Swim thinks its worth some thinking the fact that such interesting article was rejected by respected publications... would they be more interested in keeping the "status quo" than in making science? New discoveries, even when are opposite to the usual views, must be published, reviewed by other researchers, and then accepted (or rejected if it were proven untrue). But just rejecting it seems a very biased and political/ideological attitude, and clearly a non-scientific one. What a shame...
  4. Paracelsus
    This is really old and has been covered before. UTFSE next time, especially when considering posting news.
  5. g666d
    ok, i've done three searches and not found yet... searched "pilkington" "lab rats morphine" and "rat park", probably my search skills not up to scratch... could you, pls, link?
  6. Paracelsus
  7. Space Numpty
    Very interesting article

    SWIM has kept rats for years. Most of them seemed to have the sole purpose in life of nicking SWIM's weed. SWIM's last rat used to hide under the duvet untill SWIM had put his 3-skin papers together so he could roll a J, then she would charge out, grab SWIM's papers and rip them to shreds. SWIM thinks she worked for the DEA in a former life :laugh:

    May be a slight diversion from this posts theme but SWIM recommends rats as some of the funniest pets with huge character and intelligence. Just keep them away from your stash! Oh and be prepared for them to drop dead one day. Rats are not the healthiest of creatures... highly prone to cancer and fatal lung/chest problems.
  8. g666d
    lol, one of those links is just the article, and other is thread with 3 posts and then you saying "this has been discussed before"
    what discussion?
    swim would be interested in this, if it can be found. But would have thought it would have come up in one of his searches...
  9. Paracelsus
    I noticed that as well. Faulty memory then & now.
  10. Grimfaith
    You know I find this to be very true even in humans, if you have plenty of things to do and experience with a happy environment you are less likely to make an addiction with drugs. I find it kinda dumb that the government ignores this, but maybe they dont care about the people but the money?
  11. coelho
    ^^^^ Swim thinks the government knows it is true but doesnt want we know they know it is true, because, after all, government (or more exactly, the system) is one of the greatest responsibles for people living unfulfiling and miserable lifes, which makes them crave for drugs or anything else that release them for their suffering... so we could blame the system for so many people using drugs... which is a thing they definitively does NOT want, and probably thats why they apparently dismiss such studies.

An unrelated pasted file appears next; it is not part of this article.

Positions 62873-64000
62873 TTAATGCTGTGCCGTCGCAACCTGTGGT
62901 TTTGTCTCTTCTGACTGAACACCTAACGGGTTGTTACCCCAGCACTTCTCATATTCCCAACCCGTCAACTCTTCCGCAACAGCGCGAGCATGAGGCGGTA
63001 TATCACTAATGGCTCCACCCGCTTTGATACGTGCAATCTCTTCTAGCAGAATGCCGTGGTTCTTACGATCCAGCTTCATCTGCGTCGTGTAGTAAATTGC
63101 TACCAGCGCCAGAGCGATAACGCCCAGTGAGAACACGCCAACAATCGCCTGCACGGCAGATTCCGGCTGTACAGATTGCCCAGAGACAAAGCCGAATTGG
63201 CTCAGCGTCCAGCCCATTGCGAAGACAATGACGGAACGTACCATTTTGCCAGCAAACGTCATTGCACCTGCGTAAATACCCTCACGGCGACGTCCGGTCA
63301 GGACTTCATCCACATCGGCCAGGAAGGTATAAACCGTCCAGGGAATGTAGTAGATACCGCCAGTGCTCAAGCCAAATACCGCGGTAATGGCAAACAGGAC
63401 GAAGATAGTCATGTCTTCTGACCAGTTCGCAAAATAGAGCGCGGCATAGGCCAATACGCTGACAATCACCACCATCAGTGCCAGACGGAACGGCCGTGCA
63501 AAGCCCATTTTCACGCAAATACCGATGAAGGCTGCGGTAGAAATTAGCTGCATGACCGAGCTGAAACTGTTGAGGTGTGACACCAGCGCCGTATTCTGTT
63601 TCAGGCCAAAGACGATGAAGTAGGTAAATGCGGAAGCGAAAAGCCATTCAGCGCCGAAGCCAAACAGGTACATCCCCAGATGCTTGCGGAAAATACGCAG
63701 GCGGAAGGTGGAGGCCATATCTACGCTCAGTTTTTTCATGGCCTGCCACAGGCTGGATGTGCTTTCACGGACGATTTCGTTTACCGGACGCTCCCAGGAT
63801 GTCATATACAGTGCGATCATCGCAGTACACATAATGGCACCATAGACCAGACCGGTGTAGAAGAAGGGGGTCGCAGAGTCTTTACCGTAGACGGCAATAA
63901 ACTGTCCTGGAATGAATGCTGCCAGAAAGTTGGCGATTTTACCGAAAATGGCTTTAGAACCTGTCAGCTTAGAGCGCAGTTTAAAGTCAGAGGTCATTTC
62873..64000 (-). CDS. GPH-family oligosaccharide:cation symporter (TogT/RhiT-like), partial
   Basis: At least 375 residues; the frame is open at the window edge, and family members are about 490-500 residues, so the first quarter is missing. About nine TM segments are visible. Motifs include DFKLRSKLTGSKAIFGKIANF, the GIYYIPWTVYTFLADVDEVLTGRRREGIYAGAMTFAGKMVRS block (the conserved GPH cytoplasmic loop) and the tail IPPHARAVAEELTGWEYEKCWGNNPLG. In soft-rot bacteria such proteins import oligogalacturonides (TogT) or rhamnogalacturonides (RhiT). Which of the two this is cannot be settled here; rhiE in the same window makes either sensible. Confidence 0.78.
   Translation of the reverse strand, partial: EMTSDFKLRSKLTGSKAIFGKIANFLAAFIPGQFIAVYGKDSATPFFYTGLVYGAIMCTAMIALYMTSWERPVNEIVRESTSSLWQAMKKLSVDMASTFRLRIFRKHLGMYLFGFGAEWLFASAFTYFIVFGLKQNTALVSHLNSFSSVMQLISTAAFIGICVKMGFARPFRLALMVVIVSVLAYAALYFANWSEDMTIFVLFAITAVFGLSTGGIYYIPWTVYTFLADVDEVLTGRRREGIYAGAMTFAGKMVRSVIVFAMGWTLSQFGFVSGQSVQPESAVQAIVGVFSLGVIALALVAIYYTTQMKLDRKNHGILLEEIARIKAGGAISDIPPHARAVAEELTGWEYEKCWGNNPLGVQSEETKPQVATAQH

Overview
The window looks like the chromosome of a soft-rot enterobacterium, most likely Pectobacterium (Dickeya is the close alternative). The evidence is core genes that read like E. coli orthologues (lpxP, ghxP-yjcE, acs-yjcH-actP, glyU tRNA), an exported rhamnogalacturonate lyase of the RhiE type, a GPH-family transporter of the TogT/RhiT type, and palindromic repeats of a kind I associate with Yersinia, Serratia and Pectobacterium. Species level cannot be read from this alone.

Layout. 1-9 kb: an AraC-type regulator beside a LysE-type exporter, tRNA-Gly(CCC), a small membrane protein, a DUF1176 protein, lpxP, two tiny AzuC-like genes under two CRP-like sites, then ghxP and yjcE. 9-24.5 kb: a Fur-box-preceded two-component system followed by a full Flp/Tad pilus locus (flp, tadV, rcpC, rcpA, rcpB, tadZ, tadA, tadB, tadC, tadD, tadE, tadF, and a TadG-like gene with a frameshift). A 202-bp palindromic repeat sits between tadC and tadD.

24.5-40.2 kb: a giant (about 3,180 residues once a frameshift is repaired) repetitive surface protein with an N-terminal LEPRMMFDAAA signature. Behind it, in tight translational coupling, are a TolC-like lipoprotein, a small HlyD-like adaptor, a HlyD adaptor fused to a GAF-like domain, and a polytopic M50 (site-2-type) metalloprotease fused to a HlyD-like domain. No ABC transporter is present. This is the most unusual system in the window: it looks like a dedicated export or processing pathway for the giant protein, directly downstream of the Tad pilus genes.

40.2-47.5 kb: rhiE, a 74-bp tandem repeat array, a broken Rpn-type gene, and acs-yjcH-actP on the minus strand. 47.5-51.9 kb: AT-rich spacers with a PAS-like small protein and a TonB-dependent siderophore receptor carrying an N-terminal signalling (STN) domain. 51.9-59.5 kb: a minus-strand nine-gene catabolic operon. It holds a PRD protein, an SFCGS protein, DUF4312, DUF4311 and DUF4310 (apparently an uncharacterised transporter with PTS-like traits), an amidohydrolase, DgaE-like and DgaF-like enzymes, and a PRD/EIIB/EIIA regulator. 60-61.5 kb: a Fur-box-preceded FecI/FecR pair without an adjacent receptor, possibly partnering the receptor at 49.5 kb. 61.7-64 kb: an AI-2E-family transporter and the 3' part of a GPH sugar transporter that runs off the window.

12. Motorhead
    Human's take drugs for a myriad of reasons other than to escape from squalor or meaningless lives. What I mean is that even if someone could wave a magic wand and eliminate, or at least greatly reduce poverty and unemployment, drug use would probably remain the same. I believe altering the consciousness is an inherent human desire regardless of social status or environment.

    Would it help with addiction? Probably. But there are lots of people who are well to do who claim a vice. The human psyche is to complicated to be explained fully by the habits of rodents. I mean there are lots of rich people who have a comfortable home, lots to eat, lots of stuff and sex and find life boring and meaningless.
  13. kailey_elise
    I think it was discussed very early in this forum's existence, and perhaps the original thread was lost in the many changes & software upgrades?

    ~Kailey


  14. Canmedaa
    Someone call PETA.

    This makes sense though. If you feel a need to escape, you will. If you feel no need, why bother?

    Perhaps changes in behavior, particularly the cessation of behavior, are borne of necessity. Perhaps this works both ways.

    Very good find I think.
  15. Canmedaa